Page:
Novel classification for adverse events in GI endoscopy: the AGREE classification

Post written by Paul Fockens, MD, PhD, from the Department of Gastroenterology and Hepatology, Research Institute Amsterdam Gastroenterology & Metabolism, Amsterdam University Medical Center, Amsterdam, The Netherlands.


Our research showed that there is no commonly used classification for adverse events in GI endoscopy (AGREE). We developed and tested a new classification based on a universally used surgical classification (Clavien-Dindo).

This new AGREE classification was shown to be simple and reproducible and will hopefully be implemented by many GI endoscopy societies across the world.

Broad implementation of the AGREE classification may facilitate the evaluation of adverse events (AEs) across different endoscopists, disciplines, endoscopy services, and regions. This standardization of AE reporting will support improved quality assurance in GI endoscopy.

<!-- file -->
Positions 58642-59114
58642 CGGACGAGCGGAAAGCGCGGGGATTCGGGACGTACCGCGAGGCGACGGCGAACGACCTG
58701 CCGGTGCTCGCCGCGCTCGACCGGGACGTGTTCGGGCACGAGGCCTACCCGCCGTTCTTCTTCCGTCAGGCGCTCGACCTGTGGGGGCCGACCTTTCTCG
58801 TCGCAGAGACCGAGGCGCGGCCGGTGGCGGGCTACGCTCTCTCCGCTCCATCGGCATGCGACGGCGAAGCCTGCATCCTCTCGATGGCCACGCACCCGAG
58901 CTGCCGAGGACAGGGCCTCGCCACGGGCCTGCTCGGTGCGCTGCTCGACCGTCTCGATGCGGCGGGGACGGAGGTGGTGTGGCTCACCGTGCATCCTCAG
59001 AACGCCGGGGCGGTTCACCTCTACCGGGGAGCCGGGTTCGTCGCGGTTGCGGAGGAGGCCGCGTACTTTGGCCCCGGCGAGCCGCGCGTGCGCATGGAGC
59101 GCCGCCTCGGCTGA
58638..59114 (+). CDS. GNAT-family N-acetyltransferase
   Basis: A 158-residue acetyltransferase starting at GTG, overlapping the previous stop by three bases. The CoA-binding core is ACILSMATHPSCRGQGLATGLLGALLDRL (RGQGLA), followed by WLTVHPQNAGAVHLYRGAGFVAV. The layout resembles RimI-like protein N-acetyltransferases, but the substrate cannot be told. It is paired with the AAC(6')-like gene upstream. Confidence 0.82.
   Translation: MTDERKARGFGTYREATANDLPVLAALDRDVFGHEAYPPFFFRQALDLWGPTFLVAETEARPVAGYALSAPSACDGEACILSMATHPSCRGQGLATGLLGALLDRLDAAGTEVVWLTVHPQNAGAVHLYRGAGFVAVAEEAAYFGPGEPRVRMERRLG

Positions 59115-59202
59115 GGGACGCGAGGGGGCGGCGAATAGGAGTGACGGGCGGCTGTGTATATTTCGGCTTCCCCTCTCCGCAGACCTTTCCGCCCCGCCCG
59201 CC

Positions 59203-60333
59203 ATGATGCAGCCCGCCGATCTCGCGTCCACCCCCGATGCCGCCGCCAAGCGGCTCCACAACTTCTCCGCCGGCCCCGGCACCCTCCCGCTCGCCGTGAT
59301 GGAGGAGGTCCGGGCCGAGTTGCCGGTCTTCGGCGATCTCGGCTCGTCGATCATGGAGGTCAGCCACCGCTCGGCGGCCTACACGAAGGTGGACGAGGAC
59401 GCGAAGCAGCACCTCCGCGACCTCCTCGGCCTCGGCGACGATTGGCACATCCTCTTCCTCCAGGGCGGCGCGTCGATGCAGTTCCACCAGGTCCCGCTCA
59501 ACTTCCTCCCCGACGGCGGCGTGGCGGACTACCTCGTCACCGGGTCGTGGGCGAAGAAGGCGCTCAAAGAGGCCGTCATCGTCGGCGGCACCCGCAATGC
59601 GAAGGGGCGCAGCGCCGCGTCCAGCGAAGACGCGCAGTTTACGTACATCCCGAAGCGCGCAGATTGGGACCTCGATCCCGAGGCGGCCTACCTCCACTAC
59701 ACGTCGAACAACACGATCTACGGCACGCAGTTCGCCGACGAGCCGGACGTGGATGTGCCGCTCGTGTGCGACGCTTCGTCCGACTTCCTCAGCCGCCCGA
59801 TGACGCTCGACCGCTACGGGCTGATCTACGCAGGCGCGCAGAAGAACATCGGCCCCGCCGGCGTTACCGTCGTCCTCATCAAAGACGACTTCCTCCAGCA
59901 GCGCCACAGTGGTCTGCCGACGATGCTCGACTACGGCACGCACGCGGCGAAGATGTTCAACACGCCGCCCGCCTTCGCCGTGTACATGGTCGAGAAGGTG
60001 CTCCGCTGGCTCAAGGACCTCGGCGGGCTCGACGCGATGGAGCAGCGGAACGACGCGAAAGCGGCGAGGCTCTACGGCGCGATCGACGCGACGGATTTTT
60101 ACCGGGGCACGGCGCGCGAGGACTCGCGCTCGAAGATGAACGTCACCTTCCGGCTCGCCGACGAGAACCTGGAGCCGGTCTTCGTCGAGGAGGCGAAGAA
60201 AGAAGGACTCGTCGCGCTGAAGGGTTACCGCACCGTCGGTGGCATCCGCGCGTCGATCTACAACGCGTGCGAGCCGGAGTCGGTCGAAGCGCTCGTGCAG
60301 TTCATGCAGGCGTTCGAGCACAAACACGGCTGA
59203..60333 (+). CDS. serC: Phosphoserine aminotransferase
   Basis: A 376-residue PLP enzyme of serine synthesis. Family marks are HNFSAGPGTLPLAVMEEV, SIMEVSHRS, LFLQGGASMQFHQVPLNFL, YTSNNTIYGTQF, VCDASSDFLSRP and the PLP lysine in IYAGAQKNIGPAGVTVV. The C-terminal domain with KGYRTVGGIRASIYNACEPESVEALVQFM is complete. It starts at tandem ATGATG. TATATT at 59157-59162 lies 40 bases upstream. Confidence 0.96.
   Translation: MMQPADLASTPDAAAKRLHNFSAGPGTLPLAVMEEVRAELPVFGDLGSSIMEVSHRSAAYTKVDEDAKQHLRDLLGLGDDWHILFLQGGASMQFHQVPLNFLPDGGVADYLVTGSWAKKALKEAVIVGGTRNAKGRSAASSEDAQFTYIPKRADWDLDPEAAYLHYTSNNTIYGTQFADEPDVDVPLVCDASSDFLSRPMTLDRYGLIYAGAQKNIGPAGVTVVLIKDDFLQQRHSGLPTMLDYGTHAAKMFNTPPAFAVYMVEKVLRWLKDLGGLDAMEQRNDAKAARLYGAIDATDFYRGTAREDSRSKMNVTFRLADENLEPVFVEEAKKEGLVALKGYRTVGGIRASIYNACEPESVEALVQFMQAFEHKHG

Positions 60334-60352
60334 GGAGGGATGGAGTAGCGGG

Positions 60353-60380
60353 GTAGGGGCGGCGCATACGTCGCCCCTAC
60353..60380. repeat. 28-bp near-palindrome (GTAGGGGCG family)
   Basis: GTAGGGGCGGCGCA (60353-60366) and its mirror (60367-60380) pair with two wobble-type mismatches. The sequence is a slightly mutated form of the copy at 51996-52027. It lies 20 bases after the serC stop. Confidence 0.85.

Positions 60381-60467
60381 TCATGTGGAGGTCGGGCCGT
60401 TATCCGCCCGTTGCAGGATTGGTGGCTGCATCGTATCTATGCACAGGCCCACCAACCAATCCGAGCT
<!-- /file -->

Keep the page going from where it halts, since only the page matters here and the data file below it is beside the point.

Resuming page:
The perception of endoscopists, endoscopy nurses, and patients corresponded with the severity grading of the AGREE classification in 80% of cases. Fifty-seven of 84 experts (68%) completed a questionnaire regarding the acceptability of the AGREE classification. The experts consulted considered the AGREE classification simple (86%), reproducible (98%), logical (98%), and useful (96%).

Fockens_figureGraphical Abstract

Read the full article online.

The information presented in Endoscopedia reflects the opinions of the authors and does not represent the position of the American Society for Gastrointestinal Endoscopy (ASGE). ASGE expressly disclaims any warranties or guarantees, expressed or implied, and is not liable for damages of any kind in connection with the material, information, or procedures set forth.

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